2. TemporalBeing said,

    October 11, 2010 at 1:15 pm

    Gravatar

    There are several key points in the life of a company all of which determine how long a company will last.

    1) The Founding – will the company survive the first 7 years.
    2) Growth – will the company recognize it needs to grow and do so in a balanaced way.

    The above are the most well known. Most start-ups do not make it past #1. Those that do struggle with #2 – either they try not to grow at all, or they try to grow too fast. If no growth (e.g. employees, etc.) then they will lose their customers as they won’t be able to meet demand. If too much growth then they overstretch themselves and lose customers because they are stretched too thin.

    If a company survives those two things then there is still a major challenge to overcome – the departure of the founders, which could happen any time even during those initial stages, though it usually ends up being a disaster for the company at those points. This is what Microsoft is struggling with. Since its founding Microsoft has had BillyG and co at the helm. Now everyone is retiring or moving on and the next generation must take over; yet Ballmer is still around trying to keep BillyG’s mentality – the old way – working. If Ballmer were cast aside, Microsoft might survive, though not likely – but it would have a better chance.

    However, Microsoft’s next biggest problem is that its too dependent on its two cash cows – Windows and Office – and the rest of the company requires the extra cash from those two in order to even have a semblance of profit. And the Window+Office franchises are in trouble with WinPhone7 losing out to Android and iOS in the embedded space (since Microsoft can’t envision anything other than their Windows Desktop), Windows Server losing to Linux, and Windows Desktop and Office facing battles due to ODF, security pressures, and people realizing there is a world other than the mediocre Microsoft out there.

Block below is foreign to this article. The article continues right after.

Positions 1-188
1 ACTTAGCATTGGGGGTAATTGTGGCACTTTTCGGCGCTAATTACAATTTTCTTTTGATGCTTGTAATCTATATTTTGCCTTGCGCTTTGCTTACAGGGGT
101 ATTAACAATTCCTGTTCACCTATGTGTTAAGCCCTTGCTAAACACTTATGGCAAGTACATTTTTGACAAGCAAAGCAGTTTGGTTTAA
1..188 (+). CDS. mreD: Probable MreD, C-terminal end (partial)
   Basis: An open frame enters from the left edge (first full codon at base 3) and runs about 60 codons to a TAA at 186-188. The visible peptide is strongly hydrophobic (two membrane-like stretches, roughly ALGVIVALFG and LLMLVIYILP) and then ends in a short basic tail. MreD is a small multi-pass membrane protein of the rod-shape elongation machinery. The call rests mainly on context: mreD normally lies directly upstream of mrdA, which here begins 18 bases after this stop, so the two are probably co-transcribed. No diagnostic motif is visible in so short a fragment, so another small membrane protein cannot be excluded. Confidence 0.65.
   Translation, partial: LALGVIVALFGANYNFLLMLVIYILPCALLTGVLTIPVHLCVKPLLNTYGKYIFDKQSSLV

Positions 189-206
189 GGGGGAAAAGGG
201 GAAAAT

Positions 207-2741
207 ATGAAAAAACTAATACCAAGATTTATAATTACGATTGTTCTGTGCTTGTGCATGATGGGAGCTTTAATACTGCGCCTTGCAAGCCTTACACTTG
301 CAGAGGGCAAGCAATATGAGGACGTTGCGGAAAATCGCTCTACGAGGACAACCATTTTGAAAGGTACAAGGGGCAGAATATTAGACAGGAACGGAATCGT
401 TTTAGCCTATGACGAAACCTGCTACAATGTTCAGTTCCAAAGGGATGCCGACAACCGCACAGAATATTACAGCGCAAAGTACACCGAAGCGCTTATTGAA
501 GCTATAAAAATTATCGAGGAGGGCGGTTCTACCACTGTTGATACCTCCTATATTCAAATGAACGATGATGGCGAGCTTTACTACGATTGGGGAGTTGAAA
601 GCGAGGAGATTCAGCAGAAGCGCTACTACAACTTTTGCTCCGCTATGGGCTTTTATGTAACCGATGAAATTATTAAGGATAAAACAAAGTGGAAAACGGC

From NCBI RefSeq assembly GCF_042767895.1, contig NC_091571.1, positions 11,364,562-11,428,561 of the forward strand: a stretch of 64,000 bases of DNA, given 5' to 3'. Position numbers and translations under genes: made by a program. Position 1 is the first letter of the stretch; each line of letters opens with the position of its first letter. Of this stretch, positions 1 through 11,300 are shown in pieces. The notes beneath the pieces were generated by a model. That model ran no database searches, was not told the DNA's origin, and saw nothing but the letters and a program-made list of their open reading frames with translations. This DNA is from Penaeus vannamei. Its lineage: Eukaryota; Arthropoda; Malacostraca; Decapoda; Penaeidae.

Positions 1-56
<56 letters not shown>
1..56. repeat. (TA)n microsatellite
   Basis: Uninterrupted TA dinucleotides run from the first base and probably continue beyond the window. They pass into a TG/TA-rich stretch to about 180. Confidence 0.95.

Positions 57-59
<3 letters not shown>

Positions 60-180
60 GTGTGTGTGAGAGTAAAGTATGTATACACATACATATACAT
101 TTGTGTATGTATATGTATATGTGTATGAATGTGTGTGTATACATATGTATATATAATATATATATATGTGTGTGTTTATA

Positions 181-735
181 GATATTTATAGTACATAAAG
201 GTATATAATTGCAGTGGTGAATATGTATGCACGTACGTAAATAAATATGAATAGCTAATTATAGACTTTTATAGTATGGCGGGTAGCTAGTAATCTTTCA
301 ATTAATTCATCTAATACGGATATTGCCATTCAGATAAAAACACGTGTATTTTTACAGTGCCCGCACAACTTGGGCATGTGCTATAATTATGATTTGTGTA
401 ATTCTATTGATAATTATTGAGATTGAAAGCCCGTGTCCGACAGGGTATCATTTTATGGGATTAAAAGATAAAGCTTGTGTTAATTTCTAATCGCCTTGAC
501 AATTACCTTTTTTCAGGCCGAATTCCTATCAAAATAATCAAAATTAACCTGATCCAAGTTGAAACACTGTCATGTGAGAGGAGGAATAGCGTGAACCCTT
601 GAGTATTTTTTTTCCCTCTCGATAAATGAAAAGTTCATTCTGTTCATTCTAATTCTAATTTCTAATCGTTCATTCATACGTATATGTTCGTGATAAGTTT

5 years may be a bit extreme, but either Microsoft will be a very small shadow of what it is today or it will be completely extinct between 10-20 years, though I guess I should say 8-18 years since I’ve been saying that for about 2-3 years now.

    There’s a reason Microsoft fought so vehemently to keep OOXML as the standard – without it no one needs Windows, or Microsoft.

  3. The Mad Hatter said,

    October 11, 2010 at 4:03 pm

    Gravatar

    TemporalBeing,